\relative c' {
   \clef treble 
   \time 4/4
   \key c \major
   <e gis b d>1_\markup { \concat { \translate #'(-3.5 . 0) { "C:  III" \raise #1 \small "7" \hspace #5 "VI" \raise #1 \small "7" \hspace #5.5 "II" \raise #1 \small "7" \hspace #5.5 "V" \raise #1 \small "7" } } }
   <a, e' g! cis> <d fis a c!> < g, d' f! b> \bar "||"
} }
The ragtime progression (E7-A7-D7-G7) often appears in the bridge of jazz standards.[1] The III7-VI7-II7-V7 (or V7/V/V/V–V7/V/V–V7/V–V7) leads back to C major (I) but is itself indefinite in key.

In music, especially Western popular music, a bridge is a contrasting section that prepares for the return of the original material section. In a piece in which the original material or melody is referred to as the "A" section, the bridge may be the third eight-bar phrase in a 32-bar form (the B in AABA), or may be used more loosely in verse-chorus form, or, in a compound AABA form, used as a contrast to a full AABA section.

The bridge is often used to contrast with and prepare for the return of the verse and the chorus. "The b section of the popular song chorus is often called the bridge or release."[2]


The term comes from a German word for bridge, Steg, used by the Meistersingers of the 15th to the 18th century to describe a transitional section in medieval bar form.[3] The German term became widely known in 1920s Germany through musicologist Alfred Lorenz[4] and his exhaustive studies of Richard Wagner's adaptations of bar form in his popular 19th-century neo-medieval operas. The term entered the English lexicon in the 1930s—translated as bridge—via composers fleeing Nazi Germany who, working in Hollywood and on Broadway, used the term to describe similar transitional sections in the American popular music they were writing.

In classical music

Bridge in J. S. Bach's Fugue in G major BWV 860, mm. 17-19

Bridges are also common in classical music, and are known as a specific sequence form—also known as transitions. Formally called a bridge-passage, they delineate separate sections of an extended work, or smooth what would otherwise be an abrupt modulation, such as the transition between the two themes of a sonata form. In the latter context, this transition between two musical subjects is often referred to as the "transition theme";[5] indeed, in later Romantic symphonies such as Dvořák's New World Symphony or César Franck's Symphony in D minor, the transition theme becomes almost a third subject in itself.[6]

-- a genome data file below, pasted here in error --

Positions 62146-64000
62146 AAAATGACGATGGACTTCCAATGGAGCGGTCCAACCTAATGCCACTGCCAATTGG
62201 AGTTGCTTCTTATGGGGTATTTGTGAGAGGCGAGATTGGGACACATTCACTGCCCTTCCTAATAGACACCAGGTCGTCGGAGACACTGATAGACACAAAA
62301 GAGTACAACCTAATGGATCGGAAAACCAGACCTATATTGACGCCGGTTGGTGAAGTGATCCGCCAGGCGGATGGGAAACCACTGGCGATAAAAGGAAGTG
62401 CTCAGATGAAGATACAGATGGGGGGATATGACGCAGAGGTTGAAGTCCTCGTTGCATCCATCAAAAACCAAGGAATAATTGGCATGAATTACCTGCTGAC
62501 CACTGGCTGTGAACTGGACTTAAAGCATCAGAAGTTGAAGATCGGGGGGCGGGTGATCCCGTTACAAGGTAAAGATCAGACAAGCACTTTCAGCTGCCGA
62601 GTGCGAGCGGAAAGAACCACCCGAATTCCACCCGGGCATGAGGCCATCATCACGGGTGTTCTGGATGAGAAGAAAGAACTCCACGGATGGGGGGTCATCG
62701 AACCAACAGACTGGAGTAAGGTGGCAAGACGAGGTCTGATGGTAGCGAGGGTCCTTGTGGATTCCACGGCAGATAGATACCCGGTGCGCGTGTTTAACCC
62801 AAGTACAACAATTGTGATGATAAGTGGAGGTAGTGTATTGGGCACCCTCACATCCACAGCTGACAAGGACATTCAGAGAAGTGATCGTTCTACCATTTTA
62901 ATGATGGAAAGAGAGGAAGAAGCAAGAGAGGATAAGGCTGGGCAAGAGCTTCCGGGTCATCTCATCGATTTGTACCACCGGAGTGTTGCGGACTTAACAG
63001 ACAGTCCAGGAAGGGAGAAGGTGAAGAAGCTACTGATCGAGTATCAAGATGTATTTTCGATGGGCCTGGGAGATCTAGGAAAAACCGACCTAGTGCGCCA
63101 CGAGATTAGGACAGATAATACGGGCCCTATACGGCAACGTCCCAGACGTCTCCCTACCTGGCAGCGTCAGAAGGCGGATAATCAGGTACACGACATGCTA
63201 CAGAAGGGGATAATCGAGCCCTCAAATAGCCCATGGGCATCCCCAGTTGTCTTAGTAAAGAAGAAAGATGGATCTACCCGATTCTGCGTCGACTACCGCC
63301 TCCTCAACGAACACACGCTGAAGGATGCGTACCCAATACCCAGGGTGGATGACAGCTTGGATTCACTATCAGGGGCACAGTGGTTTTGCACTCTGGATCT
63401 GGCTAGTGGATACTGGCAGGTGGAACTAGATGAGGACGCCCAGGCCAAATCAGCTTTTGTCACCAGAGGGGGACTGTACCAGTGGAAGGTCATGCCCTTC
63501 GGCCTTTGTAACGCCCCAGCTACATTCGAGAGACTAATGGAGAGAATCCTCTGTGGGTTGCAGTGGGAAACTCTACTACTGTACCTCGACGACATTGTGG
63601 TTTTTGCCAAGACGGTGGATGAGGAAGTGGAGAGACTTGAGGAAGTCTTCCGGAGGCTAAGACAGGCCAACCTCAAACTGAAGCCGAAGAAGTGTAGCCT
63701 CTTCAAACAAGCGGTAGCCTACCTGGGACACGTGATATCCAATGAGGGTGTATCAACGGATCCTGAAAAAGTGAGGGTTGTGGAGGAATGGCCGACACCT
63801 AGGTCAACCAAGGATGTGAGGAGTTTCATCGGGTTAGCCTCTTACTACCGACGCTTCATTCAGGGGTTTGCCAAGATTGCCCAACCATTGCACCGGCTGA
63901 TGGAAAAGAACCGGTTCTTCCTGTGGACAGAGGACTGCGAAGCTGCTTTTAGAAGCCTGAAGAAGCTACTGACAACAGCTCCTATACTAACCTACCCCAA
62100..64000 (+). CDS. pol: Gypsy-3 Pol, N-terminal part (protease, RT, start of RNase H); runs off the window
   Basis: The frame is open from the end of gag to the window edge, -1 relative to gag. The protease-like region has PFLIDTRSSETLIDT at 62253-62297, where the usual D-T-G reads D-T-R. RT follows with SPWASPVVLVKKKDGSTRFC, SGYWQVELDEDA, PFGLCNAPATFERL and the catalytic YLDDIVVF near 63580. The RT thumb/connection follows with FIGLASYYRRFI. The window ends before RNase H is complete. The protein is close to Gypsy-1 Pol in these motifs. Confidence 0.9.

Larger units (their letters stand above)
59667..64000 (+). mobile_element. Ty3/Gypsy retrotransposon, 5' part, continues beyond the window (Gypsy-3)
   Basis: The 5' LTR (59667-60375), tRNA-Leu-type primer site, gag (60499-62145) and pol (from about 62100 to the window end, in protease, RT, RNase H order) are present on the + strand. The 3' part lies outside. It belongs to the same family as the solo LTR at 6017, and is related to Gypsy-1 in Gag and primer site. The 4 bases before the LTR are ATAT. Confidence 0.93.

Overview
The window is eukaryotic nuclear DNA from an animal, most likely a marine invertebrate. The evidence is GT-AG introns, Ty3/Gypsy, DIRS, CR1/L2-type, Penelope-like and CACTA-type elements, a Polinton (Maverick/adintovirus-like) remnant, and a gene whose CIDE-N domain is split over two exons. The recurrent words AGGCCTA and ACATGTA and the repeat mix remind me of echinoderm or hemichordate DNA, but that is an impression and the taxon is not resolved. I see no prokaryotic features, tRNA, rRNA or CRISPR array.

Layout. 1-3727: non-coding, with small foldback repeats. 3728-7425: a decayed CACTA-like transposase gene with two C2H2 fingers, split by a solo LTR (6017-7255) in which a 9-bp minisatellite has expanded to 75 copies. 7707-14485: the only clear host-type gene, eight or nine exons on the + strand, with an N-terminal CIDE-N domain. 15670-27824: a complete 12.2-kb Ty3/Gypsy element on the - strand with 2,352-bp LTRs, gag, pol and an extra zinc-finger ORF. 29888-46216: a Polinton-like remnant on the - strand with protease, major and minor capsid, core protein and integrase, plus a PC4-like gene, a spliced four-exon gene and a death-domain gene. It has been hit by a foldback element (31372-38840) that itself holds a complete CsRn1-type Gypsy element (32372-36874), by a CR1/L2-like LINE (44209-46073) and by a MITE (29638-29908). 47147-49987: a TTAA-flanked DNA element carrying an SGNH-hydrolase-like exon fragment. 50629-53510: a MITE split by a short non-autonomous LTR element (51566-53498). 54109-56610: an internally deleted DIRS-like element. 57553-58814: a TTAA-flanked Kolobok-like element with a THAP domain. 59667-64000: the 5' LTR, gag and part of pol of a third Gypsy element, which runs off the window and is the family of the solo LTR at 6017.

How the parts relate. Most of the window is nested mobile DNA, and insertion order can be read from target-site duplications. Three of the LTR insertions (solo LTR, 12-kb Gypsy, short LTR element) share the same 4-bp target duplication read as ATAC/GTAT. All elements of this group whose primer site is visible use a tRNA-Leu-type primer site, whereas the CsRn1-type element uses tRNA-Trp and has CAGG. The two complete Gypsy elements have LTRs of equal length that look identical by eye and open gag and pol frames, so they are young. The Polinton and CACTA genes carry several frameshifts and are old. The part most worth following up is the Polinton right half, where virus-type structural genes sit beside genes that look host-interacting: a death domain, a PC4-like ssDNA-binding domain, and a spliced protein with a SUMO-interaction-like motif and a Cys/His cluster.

The latter work also provides several good examples of a short bridge to smooth a modulation. Instead of simply repeating the whole exposition in the original key, as would be done in a symphony of the classical period, Franck repeats the first subject a minor third higher in F minor. A two-bar bridge achieves this transition with Franck's characteristic combination of enharmonic and chromatic modulation. After the repeat of the first subject, another bridge of four bars leads into the transition theme in F major, the key of the true second subject.

In a fugue, a bridge is

[A] short passage at the end of the first entrance of the answer and the beginning of the second entrance of the subject. Its purpose is to modulate back to the tonic key (subject) from the answer (which is in the dominant key). Not all fugues include a bridge.[7]

An example of a bridge-passage that separates two sections of a more loosely organized work occurs in George Gershwin's An American in Paris. As Deems Taylor described it in the program notes for the first performance:

Having safely eluded the taxis ... the American's itinerary becomes somewhat obscured. ... However, since what immediately ensues is technically known as a bridge-passage, one is reasonably justified in assuming that the Gershwin pen ... has perpetrated a musical pun and that ... our American has crossed the Seine, and is somewhere on the Left Bank.[8]

See also


  1. ^ Boyd, Bill (1997). Jazz Chord Progressions, p. 56. ISBN 0-7935-7038-7.
  2. ^ Benward & Saker (2003). Music: In Theory and Practice, Vol. I, p. 318. Seventh Edition. ISBN 978-0-07-294262-0. Emphasis original.
  3. ^ Horst, Brunner (2000). "Bar Form". New Grove Dictionary of Music and Musicians. Oxford: Oxford University Press.
  4. ^ Lorenz, Alfred (1924). Das Geheimnis der Form bei Richard Wagner. Berlin.((cite book)): CS1 maint: location missing publisher (link)
  5. ^ Songstuff Music Glossary
  6. ^ Collins Music Encyclopedia, London 1959, article "Symphony"
  7. ^ Benward & Saker (2009). Music in Theory and Practice: Volume II, p. 51. Eighth Edition. ISBN 978-0-07-310188-0.
  8. ^ An American in Paris & "george gershwin's an american in paris piano solo" [sic], Warner Bros. Publications Inc., 1929 (renewed), p. 36